ASK AMY: Is Kale Really the New Beef? - PCOS Diva
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ASK AMY: Is Kale Really the New Beef?

Ask Amy:  I see that kale is an ingredient in many of your Meal Plan recipes and I recently heard someone say that “Kale is the New Beef.”  Can you explain this statement and tell me more about the benefits of Kale?   – Shannon C.  Fairfield, CT.

Amy Says:  You are right Shannon I do use kale in a lot of my cooking.  I tell my clients that eating greens like kale is the #1 thing they can do to improve their diet.  If you don’t change anything else but just eat more leafy greens like kale, you will begin to feel better.

As women with PCOS, we deal with chronic inflammation.   Inflammation is cause of arthritis, heart disease and a number of autoimmune diseases. Kale is an incredibly effective anti-inflammatory food, potentially preventing and even reversing these illnesses.

As far as the claims of Kale being the new beef, I think it may stem (pun intended) from the fact that Kale actually has more iron per calorie than beef.   Kale also is a fantastic source of calcium believe it or not.  It contains more per calorie than milk (90 grams per serving) and is also better absorbed by the body than dairy, probably because it contains vitamin K as well.  Vitamin K  assists with proteins that bind minerals such as calcium together in bone. Calcium plays an important role in egg maturation and follicle development in the ovaries.  

Kale is also loaded with fiber.  Animal products contain little or no fiber and fiber is essential to help alleviate hormonal imbalances in women with PCOS.  Women with PCOS often deal with estrogen dominance, a hormone imbalance of excessive levels of the hormone estrogen in relation to progesterone. Dietary fiber helps maintain healthy hormone balance by binding to waste estrogen and xenoestrogens in the intestines and bowels and removing it from the body. Without sufficient levels of fiber to perform this function, waste estrogen is often reabsorbed by the body, where it can continue to cause hormonal problems. Women with PCOS are often at higher risk of insulin resistance and type 2 diabetes  and  dietary  fiber also helps regulate blood sugar levels and prevent type 2 diabetes.  The fiber and sulfur in kale is also very detoxifying and helps support your liver.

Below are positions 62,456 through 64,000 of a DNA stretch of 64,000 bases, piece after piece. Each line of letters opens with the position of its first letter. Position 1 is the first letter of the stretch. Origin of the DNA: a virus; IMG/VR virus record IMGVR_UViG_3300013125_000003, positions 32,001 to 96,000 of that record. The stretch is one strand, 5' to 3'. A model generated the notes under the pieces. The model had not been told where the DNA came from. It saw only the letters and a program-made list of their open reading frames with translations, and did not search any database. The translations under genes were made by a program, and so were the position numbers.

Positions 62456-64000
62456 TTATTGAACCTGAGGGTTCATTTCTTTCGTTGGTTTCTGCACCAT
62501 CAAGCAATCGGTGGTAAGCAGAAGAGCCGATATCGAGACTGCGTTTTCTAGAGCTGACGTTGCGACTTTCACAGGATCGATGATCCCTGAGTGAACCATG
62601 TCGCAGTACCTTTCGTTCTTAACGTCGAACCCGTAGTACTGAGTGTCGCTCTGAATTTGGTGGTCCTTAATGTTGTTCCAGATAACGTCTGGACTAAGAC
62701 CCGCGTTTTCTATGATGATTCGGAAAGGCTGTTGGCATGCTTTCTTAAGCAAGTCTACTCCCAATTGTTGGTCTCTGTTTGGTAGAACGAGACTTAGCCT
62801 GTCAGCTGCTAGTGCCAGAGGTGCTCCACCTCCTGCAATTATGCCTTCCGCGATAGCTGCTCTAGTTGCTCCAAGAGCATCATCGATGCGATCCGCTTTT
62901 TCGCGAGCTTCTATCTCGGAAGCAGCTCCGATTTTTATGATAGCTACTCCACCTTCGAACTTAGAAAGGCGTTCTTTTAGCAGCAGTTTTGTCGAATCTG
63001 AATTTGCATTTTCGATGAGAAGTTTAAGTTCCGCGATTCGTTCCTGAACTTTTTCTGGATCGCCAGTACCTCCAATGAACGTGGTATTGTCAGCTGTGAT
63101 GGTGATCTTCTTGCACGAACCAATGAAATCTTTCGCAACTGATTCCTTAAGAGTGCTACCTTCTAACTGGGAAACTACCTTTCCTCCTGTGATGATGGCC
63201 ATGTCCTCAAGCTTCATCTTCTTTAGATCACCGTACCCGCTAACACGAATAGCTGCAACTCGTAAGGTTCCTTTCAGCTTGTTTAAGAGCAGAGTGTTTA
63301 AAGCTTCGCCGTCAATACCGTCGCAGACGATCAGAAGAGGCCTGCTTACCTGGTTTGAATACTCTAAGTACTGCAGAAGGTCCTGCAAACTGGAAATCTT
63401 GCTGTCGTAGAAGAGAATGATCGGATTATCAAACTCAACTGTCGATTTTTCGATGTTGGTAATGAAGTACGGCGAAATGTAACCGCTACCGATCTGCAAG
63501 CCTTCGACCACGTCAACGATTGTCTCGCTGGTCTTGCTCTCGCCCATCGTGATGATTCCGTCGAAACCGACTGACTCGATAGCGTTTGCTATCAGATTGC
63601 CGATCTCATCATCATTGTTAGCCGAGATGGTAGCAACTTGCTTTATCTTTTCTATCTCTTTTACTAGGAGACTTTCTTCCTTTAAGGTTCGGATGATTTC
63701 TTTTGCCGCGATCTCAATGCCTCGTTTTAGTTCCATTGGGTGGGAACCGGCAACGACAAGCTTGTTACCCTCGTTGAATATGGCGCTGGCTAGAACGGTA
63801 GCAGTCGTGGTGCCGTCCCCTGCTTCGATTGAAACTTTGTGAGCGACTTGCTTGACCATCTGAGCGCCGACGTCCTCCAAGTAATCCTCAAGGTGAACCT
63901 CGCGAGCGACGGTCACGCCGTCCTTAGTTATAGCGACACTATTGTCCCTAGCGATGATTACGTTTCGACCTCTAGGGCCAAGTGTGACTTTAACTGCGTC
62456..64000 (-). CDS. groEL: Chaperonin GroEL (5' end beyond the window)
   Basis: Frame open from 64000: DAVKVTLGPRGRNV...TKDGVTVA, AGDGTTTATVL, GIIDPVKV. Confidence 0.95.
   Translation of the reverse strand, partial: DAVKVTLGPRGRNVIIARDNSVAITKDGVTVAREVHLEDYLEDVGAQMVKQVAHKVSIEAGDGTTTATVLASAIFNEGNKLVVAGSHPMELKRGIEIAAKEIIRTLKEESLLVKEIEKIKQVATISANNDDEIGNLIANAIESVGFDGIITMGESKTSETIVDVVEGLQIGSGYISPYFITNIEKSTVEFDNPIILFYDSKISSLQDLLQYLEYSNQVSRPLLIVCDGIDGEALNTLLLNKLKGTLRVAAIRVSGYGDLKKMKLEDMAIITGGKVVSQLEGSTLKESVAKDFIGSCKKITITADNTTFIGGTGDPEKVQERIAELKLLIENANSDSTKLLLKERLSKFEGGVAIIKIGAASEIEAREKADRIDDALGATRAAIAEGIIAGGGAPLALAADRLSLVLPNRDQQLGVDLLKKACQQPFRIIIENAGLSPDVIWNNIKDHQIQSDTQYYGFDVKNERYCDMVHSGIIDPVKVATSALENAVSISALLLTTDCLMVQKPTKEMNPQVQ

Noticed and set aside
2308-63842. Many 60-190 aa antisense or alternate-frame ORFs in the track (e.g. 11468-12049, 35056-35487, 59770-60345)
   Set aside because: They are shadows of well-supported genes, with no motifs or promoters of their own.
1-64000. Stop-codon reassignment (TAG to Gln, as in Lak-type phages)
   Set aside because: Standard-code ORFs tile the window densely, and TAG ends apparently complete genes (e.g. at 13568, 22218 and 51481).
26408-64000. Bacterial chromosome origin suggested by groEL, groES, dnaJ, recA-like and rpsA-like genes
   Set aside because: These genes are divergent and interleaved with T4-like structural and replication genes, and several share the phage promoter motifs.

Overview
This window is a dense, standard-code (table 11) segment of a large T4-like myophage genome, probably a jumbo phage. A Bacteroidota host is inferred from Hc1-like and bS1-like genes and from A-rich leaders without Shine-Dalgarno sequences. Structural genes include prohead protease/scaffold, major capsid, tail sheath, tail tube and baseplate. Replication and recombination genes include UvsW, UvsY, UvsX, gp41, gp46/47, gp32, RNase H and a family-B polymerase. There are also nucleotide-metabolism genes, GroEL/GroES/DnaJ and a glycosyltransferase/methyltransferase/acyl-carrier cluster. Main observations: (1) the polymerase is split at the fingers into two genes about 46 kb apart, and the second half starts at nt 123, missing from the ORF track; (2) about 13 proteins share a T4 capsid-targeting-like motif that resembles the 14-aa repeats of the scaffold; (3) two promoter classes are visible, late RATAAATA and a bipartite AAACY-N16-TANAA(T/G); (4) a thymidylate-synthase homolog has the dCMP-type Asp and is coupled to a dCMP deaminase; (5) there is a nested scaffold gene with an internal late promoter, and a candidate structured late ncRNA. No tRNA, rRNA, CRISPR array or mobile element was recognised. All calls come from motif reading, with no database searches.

Kale also believe it or not has protein (2 grams per serving to be exact) and omega 3 fatty acids too.  A serving of kale contains 121 mg of omega-3 fatty acids. Omega 3’s help with insulin resistance and a study published in the March 2011 issue of the “American Journal of Clinical Nutrition” showed that omega-3 fat supplementation in young women with PCOS resulted in improved androgen levels.

Eating more kale can help lower cholesterol levels.  I really could go on and on about the benefits of kale.  If you would like more information this is a whfoods.com is great source – http://www.whfoods.com/genpage.php?tname=foodspice&dbid=38

Hopefully you are convinced how important kale is for your PCOS friendly diet.  If you don’t already have my meal plans and you need a little inspiration to add kale into your diet and begin reaping the benefits check out this link about “52 Ways to Eat Kale

Amy Medling, PCOS Diva founder and PCOS Health Coach

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6 responses to “ASK AMY: Is Kale Really the New Beef?”

  1. Hey Amy! I recently discovered your blog and I love it.I have a question for you, i would really appreciate it if you answered! I was diagnosed with PCOS two years ago(without any ultrasound). My cortisol levels were extremely high when I had my first bloodwork done my doctor prescribed me metformin and spironolactone. I took these for a couple of months and had bloodwork done again and there was significant improvement in testosterone levels (they were normal) and everything seemed to be normal except for my cortisol. Its really hard to restfully sleep at night. I lost a lot of weight after starting metformin, I used to be 168 pounds and now I am at 138..but instead of losing all the fat I mostly lost muscle, I have a belly an its soft fat.. my legs are not toned, my thighs are soft and jiggly =( it makes me feel really bad about my body… i have no motivation to work out because i feel the workout will only result in cortisol killing more muscle and adding fat… i have lost all hope of having a great body….. i don’t go swimming, i never go to the beach. Its really depressing. I also dont have health insurance any more and money is tight so I can’t afford to pay any doctor’s fee.

    • Leah-
      As you know I am not a doctor. I have had cortisol issues in the past and have had a lot of luck with seeing a naturopath. She did a saliva cortisol test and I took an herbal adrenal support. I would look at Cortisol Manager. I write about it on my site. It will help support your adrenals which makes cortisol.

  2. Hi Amy. I love kale. But doesn’t it have a fairly high iodine content? How would eating it affect someone with hypothyroid (and PCOS) symptoms? I follow you on twitter.

  3. Hi Amy,

    Thank you for this information about kale, one of my favorite vegetables ever! Two words: kale chips. Delicious, nutritious oven-baked goodness.